Jordan Decent Work Country Programme 2012-2015

 Full Report - PDF File  النسخة العربية

Executive Summary

·   Jordan was the first country in the Arab region to sign a Decent Work Country Programme (DWCP) in 2006, and it has been active with the International Labor Organization (ILO) since

·   The tripartite stakeholders for the DWCP include the Government, organizations representing workers and employers, and the ILO

·   The DWCP includes three priorities:

o   To expand decent work opportunities for young Jordanians by improving working conditions and enforcing non-discrimination and equal rights at the workplace

o   To extend a minimum level of social security to the most vulnerable groups in society through the social protection floor

o   To enhance employment opportunities, especially those for youth

·   Cross-cutting issues that will be addressed through the priorities include social dialogue, international labor standards, and gender equality

Key Findings

Country Context

·   Economic growth in Jordan has historically failed to create a sufficient number of quality jobs. When jobs are created, 63% of all new jobs are taken by migrant workers as they are low-status and low-skilled jobs, while 180,000 Jordanians remain unemployed. Most migrant workers come from Egypt, Indonesia, Sri Lanka, and the Philippines

·   Labor force participation in Jordan is low, with only 40% of the working age population in the work force and only 14% of working age women in the workforce. Unemployment for youth is also exceptionally high (27%), which is double the overall employment rate in the country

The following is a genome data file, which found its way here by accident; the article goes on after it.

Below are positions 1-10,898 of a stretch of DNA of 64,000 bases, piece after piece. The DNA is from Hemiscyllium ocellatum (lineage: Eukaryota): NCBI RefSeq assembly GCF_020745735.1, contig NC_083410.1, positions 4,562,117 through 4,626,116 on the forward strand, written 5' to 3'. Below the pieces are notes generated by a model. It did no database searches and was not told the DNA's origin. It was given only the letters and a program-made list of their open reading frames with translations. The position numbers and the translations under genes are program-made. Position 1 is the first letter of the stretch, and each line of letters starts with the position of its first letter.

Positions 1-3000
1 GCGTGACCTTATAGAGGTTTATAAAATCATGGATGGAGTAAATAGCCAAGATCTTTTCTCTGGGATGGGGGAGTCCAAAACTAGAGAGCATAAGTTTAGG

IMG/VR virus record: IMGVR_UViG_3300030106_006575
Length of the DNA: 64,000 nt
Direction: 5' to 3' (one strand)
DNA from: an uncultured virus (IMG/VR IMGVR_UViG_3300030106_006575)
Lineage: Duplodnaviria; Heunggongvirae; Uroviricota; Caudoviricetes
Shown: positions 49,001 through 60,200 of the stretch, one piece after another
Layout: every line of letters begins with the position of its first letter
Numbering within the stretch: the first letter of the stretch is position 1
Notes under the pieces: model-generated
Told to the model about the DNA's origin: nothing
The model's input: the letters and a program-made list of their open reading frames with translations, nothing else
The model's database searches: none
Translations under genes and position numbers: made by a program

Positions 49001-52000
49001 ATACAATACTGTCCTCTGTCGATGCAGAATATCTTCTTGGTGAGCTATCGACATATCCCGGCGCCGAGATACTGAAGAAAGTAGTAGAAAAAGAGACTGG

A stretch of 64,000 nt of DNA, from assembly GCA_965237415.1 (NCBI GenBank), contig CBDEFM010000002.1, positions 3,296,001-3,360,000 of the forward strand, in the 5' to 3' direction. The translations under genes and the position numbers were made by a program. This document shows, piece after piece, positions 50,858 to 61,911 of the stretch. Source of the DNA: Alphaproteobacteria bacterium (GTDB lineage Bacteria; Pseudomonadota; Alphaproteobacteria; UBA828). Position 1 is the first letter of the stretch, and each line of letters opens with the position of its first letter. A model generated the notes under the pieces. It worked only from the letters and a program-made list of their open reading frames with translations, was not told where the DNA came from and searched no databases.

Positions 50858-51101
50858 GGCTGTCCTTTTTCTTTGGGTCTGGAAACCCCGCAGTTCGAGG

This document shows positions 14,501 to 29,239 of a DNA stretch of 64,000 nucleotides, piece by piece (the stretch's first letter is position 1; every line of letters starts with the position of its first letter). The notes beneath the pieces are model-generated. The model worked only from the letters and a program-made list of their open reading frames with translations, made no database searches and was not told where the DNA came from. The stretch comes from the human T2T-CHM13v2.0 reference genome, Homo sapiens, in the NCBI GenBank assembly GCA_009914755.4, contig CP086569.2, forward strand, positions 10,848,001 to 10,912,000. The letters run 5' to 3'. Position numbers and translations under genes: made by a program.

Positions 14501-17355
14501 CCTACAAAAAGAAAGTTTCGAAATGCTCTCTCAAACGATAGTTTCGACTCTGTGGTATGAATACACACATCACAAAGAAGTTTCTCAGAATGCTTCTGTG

·   Every year, there are 60,000 new entrants to the labor market. Jordanians prefer public sector employment, but the government can only create approximately 10,000 jobs per year

·   After adjusting monthly wages for differences in hours worked, men earn an average of 7% more than women

·   Jordan has bound itself by 23 international labor conventions, and it has created tripartite social dialogue platforms (such as the establishment of the Economic and Social Council and the official endorsement of the National Tripartite Labor Committee), which often remain weak and inactive

·   Freedom of association, employment, and decent work opportunities have played a large role in unrest in Jordan with more than 500 labor-related protests since 2011

o   Common labor-related demands include higher salaries, freedom of association, and the creation of more jobs. As a result of popular protests in 2011, the minimum wage was increased from JOD 110 to JOD 190 per month. However, the minimum wage increase does not apply to migrant workers or laborers in Qualified Industrial Zones (QIZs)

o   There are real restrictions on freedom of association and social dialogue in Jordan, such as the prohibition on organization of public sector workers and on non-Jordanians establishing trade unions. Permissible trade unions have to be registered with the government. As a result of these regulations, most labor agreements are conducted at the enterprise level, and less than 1% of collective agreements are conducted at the sector level